21 Nov The Role of IT in World Class Manufacturing
The Role of IT in World Class Manufacturing;
saving trees and providing evidence
In our last post exploring World Class Manufacturing we discussed how WCM requires total commitment to Zero, and how organisations should strive to operate like well-drilled F1 pit crews.
Although at a Grand Prix the cameras are trained on the cars and the drivers, every F1 race team has a network of powerful, interconnected computers around the world. Each Grand Prix is a thrilling example of the Internet of Things, where teams gather and analyse huge amounts of real-time data harvested from sensors built into the car.
F1 Teams build a car for each track based on historical data and simulations generated by the current season’s sensor data. The process ensures that every aspect of the car’s design is based on data.
The driver, however, cannot (yet) have a data-gathering sensor implanted, and so race performance relies on a symbiotic relationship between the driver and the technology.
Similarly, IT does not dominate or dictate in the WCM process, but it does have a powerful role to play in the organisation achieving World Class Manufacturing status. The efficient use of IT systems, combined with the collection and analysis of quality data, will be an invaluable approach for those organisations striving for the WCM podium.
The traditional benefits of Manufacturing IT
- Easy access to useful information, making audits easier and ensuring legal compliance
- Security of data storage, meaning vital information isn’t lost or destroyed
- Flexible, real time reporting, where consistent, reliable data drives informed decision making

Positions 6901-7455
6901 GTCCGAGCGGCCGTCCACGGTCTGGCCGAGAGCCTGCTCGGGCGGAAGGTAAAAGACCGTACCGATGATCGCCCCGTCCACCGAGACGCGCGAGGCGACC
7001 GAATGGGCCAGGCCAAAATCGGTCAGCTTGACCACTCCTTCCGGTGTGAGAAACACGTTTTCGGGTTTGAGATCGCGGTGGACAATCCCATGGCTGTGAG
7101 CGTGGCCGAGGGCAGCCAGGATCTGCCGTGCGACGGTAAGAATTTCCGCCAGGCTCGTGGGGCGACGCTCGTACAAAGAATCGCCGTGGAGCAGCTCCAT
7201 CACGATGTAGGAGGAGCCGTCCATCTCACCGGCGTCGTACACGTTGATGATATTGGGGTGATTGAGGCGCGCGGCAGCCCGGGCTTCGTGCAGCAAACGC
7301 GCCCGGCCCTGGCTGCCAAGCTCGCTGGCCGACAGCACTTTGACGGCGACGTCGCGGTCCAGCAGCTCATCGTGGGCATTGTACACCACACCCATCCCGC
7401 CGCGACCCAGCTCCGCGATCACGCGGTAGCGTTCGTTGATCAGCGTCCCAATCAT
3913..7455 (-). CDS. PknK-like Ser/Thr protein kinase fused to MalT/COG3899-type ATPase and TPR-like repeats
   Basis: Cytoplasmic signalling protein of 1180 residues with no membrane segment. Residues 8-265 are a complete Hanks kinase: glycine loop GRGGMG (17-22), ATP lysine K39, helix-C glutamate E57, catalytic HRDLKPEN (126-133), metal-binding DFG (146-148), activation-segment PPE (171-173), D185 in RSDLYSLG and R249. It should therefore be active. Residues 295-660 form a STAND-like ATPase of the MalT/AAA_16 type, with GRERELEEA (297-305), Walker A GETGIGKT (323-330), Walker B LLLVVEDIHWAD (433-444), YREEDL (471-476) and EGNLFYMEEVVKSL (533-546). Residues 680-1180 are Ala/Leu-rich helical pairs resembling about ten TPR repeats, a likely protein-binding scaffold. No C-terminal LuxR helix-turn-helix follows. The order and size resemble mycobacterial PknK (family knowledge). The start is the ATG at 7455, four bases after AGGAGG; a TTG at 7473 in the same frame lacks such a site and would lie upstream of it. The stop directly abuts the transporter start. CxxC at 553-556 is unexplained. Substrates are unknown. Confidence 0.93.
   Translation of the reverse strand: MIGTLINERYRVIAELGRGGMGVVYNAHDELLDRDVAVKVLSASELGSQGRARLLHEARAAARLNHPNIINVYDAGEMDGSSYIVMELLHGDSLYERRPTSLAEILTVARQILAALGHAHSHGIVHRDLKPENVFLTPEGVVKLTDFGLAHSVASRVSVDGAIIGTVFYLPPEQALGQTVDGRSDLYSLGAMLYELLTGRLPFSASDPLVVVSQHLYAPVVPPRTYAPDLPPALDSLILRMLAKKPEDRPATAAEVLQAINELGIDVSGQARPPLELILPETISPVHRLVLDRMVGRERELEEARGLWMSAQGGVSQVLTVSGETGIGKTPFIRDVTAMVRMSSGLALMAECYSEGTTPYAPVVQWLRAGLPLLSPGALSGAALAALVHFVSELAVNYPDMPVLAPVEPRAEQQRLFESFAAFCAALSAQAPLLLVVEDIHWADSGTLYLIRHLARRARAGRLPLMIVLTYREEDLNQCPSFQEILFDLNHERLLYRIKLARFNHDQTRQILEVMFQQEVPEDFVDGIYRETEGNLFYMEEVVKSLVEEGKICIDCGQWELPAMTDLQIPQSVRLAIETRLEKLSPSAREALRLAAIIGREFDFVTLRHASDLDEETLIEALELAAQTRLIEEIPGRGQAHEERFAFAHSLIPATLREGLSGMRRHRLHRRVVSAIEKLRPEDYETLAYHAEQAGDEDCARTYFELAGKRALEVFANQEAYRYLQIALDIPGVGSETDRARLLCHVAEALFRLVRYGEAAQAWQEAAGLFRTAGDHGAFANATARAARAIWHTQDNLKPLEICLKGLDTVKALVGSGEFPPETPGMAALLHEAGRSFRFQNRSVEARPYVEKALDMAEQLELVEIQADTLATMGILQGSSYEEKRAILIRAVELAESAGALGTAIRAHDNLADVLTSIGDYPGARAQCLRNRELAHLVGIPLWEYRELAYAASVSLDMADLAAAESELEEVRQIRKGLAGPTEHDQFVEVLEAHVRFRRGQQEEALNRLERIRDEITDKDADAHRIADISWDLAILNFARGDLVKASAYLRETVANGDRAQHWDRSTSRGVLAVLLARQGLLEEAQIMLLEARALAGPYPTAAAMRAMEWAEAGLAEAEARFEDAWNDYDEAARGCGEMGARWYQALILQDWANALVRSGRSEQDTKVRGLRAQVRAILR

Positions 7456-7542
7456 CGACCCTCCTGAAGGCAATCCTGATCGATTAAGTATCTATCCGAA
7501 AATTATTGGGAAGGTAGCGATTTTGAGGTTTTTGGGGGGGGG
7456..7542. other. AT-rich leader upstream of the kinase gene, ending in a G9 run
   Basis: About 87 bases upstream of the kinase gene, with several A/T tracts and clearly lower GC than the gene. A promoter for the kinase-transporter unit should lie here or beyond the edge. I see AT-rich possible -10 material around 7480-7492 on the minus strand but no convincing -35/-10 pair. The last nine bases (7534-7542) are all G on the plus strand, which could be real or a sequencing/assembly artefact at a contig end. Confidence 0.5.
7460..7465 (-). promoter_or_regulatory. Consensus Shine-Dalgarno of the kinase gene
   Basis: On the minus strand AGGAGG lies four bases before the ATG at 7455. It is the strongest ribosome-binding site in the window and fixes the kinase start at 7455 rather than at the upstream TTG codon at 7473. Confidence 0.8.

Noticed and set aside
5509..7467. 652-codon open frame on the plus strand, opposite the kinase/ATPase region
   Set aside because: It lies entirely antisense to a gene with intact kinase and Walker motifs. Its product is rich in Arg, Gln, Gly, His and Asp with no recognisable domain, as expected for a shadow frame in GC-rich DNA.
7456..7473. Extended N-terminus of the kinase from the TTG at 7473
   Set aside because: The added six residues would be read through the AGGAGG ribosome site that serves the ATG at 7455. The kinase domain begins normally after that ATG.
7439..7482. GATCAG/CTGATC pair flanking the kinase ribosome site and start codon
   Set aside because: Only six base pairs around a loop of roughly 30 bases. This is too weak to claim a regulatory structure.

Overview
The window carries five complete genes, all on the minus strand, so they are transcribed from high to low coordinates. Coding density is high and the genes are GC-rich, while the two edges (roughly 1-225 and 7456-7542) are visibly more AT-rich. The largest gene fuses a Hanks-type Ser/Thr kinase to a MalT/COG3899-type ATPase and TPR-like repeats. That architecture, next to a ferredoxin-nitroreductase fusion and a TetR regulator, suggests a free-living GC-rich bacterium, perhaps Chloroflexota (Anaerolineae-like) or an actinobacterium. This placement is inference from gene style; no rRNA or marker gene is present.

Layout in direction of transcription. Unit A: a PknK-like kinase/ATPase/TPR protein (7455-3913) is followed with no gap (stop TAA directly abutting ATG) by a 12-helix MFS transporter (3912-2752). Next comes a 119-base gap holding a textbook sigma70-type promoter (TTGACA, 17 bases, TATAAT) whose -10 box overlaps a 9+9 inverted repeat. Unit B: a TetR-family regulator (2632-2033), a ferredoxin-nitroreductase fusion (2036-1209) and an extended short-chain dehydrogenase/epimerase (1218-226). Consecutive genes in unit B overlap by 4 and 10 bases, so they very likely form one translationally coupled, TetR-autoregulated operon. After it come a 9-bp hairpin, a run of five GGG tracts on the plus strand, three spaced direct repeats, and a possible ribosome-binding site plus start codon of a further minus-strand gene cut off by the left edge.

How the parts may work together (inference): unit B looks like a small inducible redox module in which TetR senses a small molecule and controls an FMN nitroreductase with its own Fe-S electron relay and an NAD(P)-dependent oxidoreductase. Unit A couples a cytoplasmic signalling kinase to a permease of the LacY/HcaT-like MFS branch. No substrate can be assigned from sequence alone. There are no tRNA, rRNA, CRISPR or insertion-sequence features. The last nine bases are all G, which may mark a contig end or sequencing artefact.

- Rapid communication, meaning problems are quickly identified and resolved in a timely manner
Pure WCM theory states that analysis, problem-solving actions and calculations should all be done on paper, but this is at odds with the future direction of UK manufacturing. Many UK manufacturing organisations are wisely investing large sums into efficiency technologies and software to streamline and improve production line performance.
On a purely practical level, relying on pieces of paper to demonstrate regulatory compliance is simply inadequate: Health, safety and environmental regulations apply to all manufacturing operations and legally traceable evidence must be provided.
Therefore, those organisations who are considering adopting WCM should run through a basic checklist to confirm that they are technologically prepared for the journey.
IT requirements to implement WCM
- Infrastructure; network and communications
- Hardware; computer, phones, visual displays boards
- Software; data capture, analysis and reporting
- Secure systems
For example; to verify that WCM objectives are being met for the “Professional Maintenance” Technical Pillar, the Idhammar WCM system will both prompt you to ensure that the work is actually carried out on vital machinery, at specified intervals and record the details of the maintenance activity undertaken.
However, what happens in the WCM process when something goes wrong unexpectedly?…
Next time…. Emergency Work Orders, Technology & WCM:
- What is an EWO?
- The 5Ws & 1H
- Root cause analysis